Posted: March 24th, 2023
During the middle ages, Somalia, also known as the Horn of Africa regions, was an important commerce center popularly referred to the punt land by the Egyptians. The major empires involved in this trade were Ajuran, Warsangali, Geledi, and Adal sultanates, with each being a subgroup of a particular clan. Somalia descends from one father, but they are divided into clans and lineages. The Somali’s consist of six major tribes that are either pastoralists or agriculturalists. The Dir, Isaaq, Daarod, and Hawiye clans are predominantly pastoralists. On the other hand, the Rahanwayn and Digil families are agriculturists. Historically, Somalis have portrayed a fierce independence and refusal to submit to authority, a strong consciousness of one’s family, and multiple conflicts between clans and sub-clans. Although Somalis share a common religion, language, and religion, there have been reports of endless conflicts in this state. The justification of this study is to give an overview of the clans of Somalia between 1250-1800, which include Daarod, Hawiye, Dir, Isaaq and Rahanwayn.
The Dir clan, mostly lived in the central, northeastern, and the southern parts of Somalia and Djibouti. It is the oldest, numerous and most widespread clan in Somalia. The major sub-clans comprising the Dir clan are Dadabuursi, Bimal, Akisho, Surre, Gadabuursi and Gurgura people. Dir sired four sons, Mandaluug, Madahweyn, Mahe, and Madoobe however, other sources confirm that he had a fifth son called Qaldho (Mukhtar and Castagno 18). The Dir clan lived by the Muslim faith. In the 14th century, the Dir clan was the most powerful kingdom. However, a conflict erupted during this period over a dispute on payments of annual tributes and taxes in the international trade routes connecting the Ethiopian and Somalia hinterlands (Mukhtar and Castagno 20). Despite the relationship that existed between the Christian Ethiopians and the Muslims in Harar, Zeila and Haud, the conflicts and many rivalries left the Dir people destroyed. Due to these conflicts, many of the Dir groups fled to Somalia’s west, east, and south areas. Evidently, this devastating blow destroyed the Dir kingdom, and they have never recovered from this defeat.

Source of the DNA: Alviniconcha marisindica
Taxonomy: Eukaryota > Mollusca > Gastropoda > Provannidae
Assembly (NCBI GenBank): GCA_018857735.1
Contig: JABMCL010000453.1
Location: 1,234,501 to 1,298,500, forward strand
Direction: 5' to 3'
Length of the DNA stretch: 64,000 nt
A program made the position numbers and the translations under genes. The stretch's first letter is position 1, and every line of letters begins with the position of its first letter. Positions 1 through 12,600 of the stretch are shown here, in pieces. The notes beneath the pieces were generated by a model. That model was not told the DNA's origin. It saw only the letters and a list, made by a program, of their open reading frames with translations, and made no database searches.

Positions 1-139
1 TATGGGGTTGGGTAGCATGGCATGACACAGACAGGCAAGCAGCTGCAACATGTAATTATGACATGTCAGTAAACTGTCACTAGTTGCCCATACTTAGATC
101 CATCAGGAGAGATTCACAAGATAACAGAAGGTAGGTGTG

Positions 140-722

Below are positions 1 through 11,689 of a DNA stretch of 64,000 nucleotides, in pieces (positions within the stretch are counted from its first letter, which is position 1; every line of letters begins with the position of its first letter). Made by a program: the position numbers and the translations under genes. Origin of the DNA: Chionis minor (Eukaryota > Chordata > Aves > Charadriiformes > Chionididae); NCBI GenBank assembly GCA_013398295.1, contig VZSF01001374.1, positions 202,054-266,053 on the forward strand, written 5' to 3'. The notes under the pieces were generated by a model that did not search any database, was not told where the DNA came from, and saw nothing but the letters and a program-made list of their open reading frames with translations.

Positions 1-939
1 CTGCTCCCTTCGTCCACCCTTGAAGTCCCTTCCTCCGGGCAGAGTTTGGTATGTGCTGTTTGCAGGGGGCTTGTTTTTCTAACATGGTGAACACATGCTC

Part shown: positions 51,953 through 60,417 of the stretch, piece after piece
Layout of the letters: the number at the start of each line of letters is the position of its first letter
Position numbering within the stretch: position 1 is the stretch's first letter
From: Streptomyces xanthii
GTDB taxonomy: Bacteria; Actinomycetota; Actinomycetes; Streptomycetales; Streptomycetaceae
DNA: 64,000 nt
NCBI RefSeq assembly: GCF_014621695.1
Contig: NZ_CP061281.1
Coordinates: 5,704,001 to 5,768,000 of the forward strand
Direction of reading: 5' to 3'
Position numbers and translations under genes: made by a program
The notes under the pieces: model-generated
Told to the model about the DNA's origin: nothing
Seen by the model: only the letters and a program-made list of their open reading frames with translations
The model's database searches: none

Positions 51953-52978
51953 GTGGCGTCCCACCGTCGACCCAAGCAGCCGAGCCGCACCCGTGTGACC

Hawiye family lives in the southern and central parts of Somalia, the northeastern province of Kenya, and the Ogaden (Jenkins 1). The Hawiyes often trace their origin to the 13th Century under their ancestor Irir Samaale. Hawiye clan is the largest Somali group, which mostly dominates Mogadishu. Due to the constant movement of this rural community, the Hawiye people mostly inhabit the fertile land between Kismayo and Barawa in southern Somalia. Hence, some of the Hawiye sub-clans that live near the riverside areas are agriculturalists, while most are pastoralists. In the middle age, the Hawiye people traded in slaves, ambergris, cattle skin, and ivory. Some of the major sub-clans comprising the Hawiye clan are Baadicade, Harti, Wabudhan, Wa’esli, Waadan, amongst others. The Hawiye people significantly influenced the Somali dynasty in the period between the 13th and 17th century, especially the Ajurans sultanates (Jimale 1). They were aggressive militias against invaders. Moreover, they are regarded with great importance due to their architectural legacy. Due to the hierarchy observed in this tribe, there have been reports that it has constantly produced excellent leaders in the Somali’s political arena. Some of the great occupations awarded to the Hawiye people include presidential candidates, prime ministers, ambassadors, and productive ministers in the Somali government. Indeed, the present day President of Somalia, Hassan Sheikh Mohamud, belongs to this clan.